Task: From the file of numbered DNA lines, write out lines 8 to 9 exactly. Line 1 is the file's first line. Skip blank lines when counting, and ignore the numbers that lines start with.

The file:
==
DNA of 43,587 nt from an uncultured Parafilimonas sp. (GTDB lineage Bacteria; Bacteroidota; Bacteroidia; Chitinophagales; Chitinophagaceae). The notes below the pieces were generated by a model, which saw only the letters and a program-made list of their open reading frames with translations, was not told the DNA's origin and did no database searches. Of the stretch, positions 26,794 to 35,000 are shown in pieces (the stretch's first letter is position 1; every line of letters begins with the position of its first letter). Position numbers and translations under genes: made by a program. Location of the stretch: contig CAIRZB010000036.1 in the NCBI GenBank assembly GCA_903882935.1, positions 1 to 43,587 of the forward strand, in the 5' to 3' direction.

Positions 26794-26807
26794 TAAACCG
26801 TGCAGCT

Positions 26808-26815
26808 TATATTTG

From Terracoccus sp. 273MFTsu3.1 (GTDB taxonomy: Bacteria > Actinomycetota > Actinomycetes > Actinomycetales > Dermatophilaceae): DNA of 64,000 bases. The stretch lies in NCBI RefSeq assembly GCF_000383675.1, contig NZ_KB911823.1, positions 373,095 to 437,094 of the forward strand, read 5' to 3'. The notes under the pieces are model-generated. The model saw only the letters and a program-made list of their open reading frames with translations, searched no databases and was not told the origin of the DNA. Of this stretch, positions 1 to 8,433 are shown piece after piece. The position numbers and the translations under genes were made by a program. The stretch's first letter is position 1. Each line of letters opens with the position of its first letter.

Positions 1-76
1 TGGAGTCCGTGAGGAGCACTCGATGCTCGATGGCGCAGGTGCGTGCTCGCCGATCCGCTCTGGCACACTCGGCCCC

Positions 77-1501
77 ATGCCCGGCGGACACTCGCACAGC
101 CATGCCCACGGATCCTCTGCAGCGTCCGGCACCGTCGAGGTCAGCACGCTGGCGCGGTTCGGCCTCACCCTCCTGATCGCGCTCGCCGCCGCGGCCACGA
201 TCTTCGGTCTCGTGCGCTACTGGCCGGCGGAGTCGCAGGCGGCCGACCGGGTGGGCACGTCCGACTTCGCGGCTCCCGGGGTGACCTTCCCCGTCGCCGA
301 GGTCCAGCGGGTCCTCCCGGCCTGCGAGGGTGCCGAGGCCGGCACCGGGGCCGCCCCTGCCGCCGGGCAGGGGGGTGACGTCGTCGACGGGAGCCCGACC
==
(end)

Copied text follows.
Positions 1-76
1 TGGAGTCCGTGAGGAGCACTCGATGCTCGATGGCGCAGGTGCGTGCTCGCCGATCCGCTCTGGCACACTCGGCCCC